A new report finds that major data breaches have left a vast majority of consumers worried about the online crimes that lead to identity theft and account takeovers.

The F-Secure reportIs ID theft the cyber crime we fear most? A look at consumer views on identity theft and cyber crime, includes findings from a consumer survey of nine countries, such as:

  • Nearly nine in ten consumers are at least somewhat worried about their bank accounts being hacked to steal money (89 percent), online shopping fraud (87 percent), and someone committing a crime with their identity (87 percent)
  • Internet users in Brazil are by far the most likely to report they have been personally affected by cyber crime (76 percent) followed by the US (62 percent) and Sweden (52 percent), while just about one-third of Germans (34 percent) had dealt with cyber crime in their family
  • Women report more worries about identity theft and cyber crime, while men report they have experienced these scourges more

"Consumers may feel like there is a data breach every day because statistically, there is. Between January of 2005 and October of 2019, Privacy Rights Clearinghouse recorded 9,705 data breaches, an average of 1.8 a day," says F-Secure. 

“What do criminals do when they get our data?” asks F-Secure Global Partner Product Advocate Fennel Aurora. “As much as they can. This includes accessing our critical accounts to taking over our identities. Or—if the crooks think you’re worth it—they’ll use the data for a targeted attack.”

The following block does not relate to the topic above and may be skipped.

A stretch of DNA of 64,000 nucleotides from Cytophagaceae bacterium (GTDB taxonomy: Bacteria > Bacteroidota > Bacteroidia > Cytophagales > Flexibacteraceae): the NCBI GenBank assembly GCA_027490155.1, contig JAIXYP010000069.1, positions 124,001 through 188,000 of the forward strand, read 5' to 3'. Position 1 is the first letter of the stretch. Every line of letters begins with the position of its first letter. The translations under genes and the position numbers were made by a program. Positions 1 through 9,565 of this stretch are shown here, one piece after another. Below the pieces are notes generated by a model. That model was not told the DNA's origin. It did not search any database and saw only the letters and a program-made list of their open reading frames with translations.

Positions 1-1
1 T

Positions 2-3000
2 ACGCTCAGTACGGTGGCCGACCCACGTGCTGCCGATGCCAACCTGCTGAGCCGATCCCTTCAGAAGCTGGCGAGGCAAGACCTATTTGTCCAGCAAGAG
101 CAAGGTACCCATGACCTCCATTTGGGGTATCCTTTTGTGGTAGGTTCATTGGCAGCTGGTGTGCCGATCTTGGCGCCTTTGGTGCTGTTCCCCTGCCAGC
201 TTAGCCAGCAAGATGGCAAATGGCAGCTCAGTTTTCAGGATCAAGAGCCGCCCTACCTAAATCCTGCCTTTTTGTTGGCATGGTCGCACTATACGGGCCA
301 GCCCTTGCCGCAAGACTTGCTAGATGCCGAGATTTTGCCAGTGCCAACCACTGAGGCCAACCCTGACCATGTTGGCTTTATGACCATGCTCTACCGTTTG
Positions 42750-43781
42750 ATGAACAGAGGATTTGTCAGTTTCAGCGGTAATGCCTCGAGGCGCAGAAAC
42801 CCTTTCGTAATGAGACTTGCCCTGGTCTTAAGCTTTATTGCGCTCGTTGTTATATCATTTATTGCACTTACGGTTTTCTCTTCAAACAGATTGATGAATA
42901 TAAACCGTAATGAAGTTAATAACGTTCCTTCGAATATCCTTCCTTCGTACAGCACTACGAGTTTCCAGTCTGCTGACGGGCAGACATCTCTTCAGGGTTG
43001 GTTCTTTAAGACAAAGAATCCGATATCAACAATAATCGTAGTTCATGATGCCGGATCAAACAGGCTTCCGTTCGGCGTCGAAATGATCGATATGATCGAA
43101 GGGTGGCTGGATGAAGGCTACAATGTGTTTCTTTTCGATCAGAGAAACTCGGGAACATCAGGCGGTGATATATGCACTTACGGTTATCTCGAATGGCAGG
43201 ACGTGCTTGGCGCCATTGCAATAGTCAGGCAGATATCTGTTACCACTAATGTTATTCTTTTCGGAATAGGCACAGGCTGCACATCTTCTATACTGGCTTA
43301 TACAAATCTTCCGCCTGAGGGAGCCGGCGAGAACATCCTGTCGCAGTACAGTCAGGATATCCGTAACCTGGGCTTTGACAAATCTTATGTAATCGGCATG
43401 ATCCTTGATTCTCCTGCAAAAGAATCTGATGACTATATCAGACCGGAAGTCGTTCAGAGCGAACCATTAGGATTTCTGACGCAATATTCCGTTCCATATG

The Consumer Sentinel Network database run by the U.S. Federal Trade Commission took in 444,602 reports of identity theft in 2018, including more than 167,000 reports from “people who said their information was misused on an existing account or to open a new credit card account,” says F-Secure. 

“Every data breach is a reminder that protecting private data requires more than securing our devices,” says Olli Bliss, F-Secure’s Consumer Security Business Development Manager. “Consumers sense the risks but can feel powerless about their ability to keep track of all the potential risks that come from having multiple accounts with banks, credit cards, online services, social media platforms, webmail providers, and more.”